Texas is one of the nation’s most dangerous states for drivers and one of its least dangerous places for pedestrians.
The state ranked fifth on the U.S. News rankings in 2012, and the most recent data available showed a traffic fatality rate of 19.6 per 100,000 residents.
In addition to high fatalities, Texas ranked sixth on the national index for traffic crashes, with more than 200,000 people killed on Texas roads in 2012.
The latest data from the Texas Department of Transportation, however, show a more modest decline from 2012 to 2013, with traffic fatalities in the state dropping 6.4 percent.
Texas ranked among the top five states for accidents involving bicyclists in 2012 and was one of just two states to see a decline in collisions with cyclists.
Texas drivers are still at risk for serious injury and death from crashes with cyclists, but the trend has reversed in recent years, according to the Texas Transportation Institute.
That trend is also evident in many other states, such as Florida, which ranks eighth for bicyclists killed.
Texas ranks 10th on the latest data, with 3,959 cyclists killed on the road in 2012; the state had 5,051 in 2013.
There were 4,834 deaths among pedestrians in Texas in 2012 but that number dropped to 2,732 in 2013, according the institute.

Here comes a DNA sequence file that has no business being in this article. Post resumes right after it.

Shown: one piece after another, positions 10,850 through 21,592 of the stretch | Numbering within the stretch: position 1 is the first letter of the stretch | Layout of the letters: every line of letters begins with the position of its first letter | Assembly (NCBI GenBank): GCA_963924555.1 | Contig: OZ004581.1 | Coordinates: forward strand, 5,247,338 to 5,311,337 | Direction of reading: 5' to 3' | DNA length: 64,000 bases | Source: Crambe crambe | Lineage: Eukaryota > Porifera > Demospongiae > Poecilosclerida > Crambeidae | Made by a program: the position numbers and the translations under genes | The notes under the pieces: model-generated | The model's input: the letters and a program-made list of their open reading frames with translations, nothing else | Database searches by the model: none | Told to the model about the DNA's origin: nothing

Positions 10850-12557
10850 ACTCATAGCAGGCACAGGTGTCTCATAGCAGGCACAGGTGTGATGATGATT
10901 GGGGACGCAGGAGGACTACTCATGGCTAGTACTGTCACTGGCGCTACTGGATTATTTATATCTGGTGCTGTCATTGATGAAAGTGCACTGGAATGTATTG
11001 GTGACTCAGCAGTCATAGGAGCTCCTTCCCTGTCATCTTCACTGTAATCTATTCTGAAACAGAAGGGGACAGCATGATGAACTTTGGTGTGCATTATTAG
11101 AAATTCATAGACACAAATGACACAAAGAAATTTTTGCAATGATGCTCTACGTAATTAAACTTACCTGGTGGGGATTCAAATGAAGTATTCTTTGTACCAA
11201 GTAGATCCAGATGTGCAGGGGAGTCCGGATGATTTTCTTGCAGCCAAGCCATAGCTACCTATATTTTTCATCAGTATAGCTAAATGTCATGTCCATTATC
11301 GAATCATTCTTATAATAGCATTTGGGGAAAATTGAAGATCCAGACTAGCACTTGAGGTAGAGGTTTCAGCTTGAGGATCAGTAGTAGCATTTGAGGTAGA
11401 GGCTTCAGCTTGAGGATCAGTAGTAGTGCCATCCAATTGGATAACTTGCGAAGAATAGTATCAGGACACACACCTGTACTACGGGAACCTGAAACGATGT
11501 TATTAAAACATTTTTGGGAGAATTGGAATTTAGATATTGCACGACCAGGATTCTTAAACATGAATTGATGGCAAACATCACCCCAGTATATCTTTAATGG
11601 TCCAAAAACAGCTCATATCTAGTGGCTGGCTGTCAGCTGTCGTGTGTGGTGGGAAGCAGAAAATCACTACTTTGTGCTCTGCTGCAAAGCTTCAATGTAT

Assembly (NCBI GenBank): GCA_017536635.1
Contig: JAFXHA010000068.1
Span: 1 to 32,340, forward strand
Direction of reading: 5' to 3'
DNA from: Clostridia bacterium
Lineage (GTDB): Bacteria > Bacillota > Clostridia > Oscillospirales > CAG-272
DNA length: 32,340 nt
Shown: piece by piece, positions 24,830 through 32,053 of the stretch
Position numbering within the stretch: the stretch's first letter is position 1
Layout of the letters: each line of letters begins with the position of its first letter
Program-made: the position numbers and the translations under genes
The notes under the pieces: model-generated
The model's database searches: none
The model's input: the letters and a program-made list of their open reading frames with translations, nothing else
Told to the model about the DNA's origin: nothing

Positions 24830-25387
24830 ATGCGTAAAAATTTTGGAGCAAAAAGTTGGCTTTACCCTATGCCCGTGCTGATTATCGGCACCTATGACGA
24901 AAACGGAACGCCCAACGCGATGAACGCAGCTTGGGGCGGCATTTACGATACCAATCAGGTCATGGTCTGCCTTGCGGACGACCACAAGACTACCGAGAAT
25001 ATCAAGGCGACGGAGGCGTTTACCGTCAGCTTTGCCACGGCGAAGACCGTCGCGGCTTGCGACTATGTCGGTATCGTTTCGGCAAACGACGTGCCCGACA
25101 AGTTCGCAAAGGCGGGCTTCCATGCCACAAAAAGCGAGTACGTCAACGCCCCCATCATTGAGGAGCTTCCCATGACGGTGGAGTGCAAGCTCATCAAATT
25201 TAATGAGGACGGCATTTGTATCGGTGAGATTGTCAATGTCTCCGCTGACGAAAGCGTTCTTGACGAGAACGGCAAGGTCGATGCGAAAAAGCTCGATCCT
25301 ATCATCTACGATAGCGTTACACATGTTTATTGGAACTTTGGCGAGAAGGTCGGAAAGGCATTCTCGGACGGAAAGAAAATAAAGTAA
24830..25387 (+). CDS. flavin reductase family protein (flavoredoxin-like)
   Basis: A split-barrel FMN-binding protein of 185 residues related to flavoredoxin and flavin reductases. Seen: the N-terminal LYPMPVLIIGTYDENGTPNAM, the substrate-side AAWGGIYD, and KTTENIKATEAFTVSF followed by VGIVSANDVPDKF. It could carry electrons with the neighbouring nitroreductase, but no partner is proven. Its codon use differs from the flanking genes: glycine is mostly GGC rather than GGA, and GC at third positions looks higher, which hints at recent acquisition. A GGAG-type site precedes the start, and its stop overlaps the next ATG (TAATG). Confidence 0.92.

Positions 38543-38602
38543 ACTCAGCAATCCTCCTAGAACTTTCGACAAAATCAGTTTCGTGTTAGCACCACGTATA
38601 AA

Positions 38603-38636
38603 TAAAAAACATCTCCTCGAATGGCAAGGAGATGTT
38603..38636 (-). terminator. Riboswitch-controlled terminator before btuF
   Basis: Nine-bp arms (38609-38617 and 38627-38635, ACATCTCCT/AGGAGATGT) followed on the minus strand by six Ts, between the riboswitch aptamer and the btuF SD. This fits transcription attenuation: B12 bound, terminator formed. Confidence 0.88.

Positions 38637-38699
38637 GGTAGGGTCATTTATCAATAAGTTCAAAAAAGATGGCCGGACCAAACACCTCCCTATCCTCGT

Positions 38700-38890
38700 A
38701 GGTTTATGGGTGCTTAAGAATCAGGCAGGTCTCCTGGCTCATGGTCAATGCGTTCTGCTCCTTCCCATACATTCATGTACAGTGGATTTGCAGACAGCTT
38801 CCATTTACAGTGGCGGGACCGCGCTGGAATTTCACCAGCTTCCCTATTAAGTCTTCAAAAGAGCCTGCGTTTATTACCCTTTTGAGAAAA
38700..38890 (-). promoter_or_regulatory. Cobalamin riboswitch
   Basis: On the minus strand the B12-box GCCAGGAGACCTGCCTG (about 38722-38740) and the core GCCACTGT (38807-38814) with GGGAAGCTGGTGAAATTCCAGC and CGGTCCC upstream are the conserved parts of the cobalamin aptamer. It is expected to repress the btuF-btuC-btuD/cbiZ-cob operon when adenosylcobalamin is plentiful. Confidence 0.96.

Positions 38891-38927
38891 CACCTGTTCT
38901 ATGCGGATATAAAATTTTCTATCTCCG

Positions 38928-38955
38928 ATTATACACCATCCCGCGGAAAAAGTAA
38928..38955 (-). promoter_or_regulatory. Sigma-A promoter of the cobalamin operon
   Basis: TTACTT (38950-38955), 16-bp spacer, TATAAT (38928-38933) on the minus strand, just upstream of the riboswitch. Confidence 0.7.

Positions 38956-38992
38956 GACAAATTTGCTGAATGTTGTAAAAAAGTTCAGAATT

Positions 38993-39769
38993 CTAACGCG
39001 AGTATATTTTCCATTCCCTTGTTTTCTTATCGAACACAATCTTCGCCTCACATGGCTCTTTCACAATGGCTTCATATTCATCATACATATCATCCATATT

More than 50 percent of those fatalities were cyclists.
The Texas Transportation institute is part of the Texas Association of Governments’ Bicycle Safety Advisory Committee, which is responsible for ensuring the state’s safety protocols and infrastructure.
The institute has been monitoring the trend in Texas for about five years, said Chris Jones, director of transportation policy and research at the institute and the co-author of the report.
Jones has been watching Texas closely and said the state is showing a shift from a state where a significant portion of traffic fatalities involved bicycles.
“It’s very encouraging to see the number of bicyclists coming down and the number going up in Texas,” Jones said.
The recent trend is due to a number of factors, including changes in road designs and new technologies like pedestrian-activated technology, Jones said, including technology that gives pedestrians a way to detect vehicles.
“Bicycles are not the only vehicle that’s causing crashes, but they’re certainly one of them,” he said.
For example, the Texas Legislature passed a law in 2010 that made it illegal to hit a cyclist on the side of the road, but Jones said it was a mistake and the law has since been amended.
Texas is not alone.
The National Highway Traffic Safety Administration, which includes the Texas state agency, reports that Texas ranked fifth for collisions involving bicyclist with an average of nearly 11 per 100 million residents in 2013 and is tied for first for fatalities involving pedestrians with an estimated 14.4 per 100 people.
“That’s the kind of thing that can make a big difference,” Jones added.
Jones said he hopes that the study will provide a tool to educate policymakers about the importance of safety in the face of these tragedies.
“I hope that policymakers will pay more attention to the data and that they will think more about the safety implications of things like pedestrian activation technology,” he added.
“They can’t just stop at just one type of technology.”